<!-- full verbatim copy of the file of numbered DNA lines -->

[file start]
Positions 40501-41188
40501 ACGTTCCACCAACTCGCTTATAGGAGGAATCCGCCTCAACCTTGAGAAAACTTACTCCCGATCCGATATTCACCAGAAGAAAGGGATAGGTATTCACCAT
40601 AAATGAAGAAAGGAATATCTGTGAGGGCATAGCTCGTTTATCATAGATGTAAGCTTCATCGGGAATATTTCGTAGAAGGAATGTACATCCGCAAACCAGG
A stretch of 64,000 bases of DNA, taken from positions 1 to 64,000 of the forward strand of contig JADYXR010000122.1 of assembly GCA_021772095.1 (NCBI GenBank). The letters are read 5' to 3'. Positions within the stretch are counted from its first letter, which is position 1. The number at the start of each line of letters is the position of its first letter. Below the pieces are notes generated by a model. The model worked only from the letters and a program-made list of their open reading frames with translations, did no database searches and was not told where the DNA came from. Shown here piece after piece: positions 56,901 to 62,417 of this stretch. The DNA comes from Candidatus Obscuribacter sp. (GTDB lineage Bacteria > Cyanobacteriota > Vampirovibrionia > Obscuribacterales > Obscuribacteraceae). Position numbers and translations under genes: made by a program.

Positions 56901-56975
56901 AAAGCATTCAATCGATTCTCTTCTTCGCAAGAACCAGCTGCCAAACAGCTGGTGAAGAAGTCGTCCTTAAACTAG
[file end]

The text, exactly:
Positions 40501-41188
40501 ACGTTCCACCAACTCGCTTATAGGAGGAATCCGCCTCAACCTTGAGAAAACTTACTCCCGATCCGATATTCACCAGAAGAAAGGGATAGGTATTCACCAT
40601 AAATGAAGAAAGGAATATCTGTGAGGGCATAGCTCGTTTATCATAGATGTAAGCTTCATCGGGAATATTTCGTAGAAGGAATGTACATCCGCAAACCAGG
A stretch of 64,000 bases of DNA, taken from positions 1 to 64,000 of the forward strand of contig JADYXR010000122.1 of assembly GCA_021772095.1 (NCBI GenBank). The letters are read 5' to 3'. Positions within the stretch are counted from its first letter, which is position 1. The number at the start of each line of letters is the position of its first letter. Below the pieces are notes generated by a model. The model worked only from the letters and a program-made list of their open reading frames with translations, did no database searches and was not told where the DNA came from. Shown here piece after piece: positions 56,901 to 62,417 of this stretch. The DNA comes from Candidatus Obscuribacter sp. (GTDB lineage Bacteria > Cyanobacteriota > Vampirovibrionia > Obscuribacterales > Obscuribacteraceae). Position numbers and translations under genes: made by a program.

Positions 56901-56975
56901 AAAGCATTCAATCGATTCTCTTCTTCGCAAGAACCAGCTGCCAAACAGCTGGTGAAGAAGTCGTCCTTAAACTAG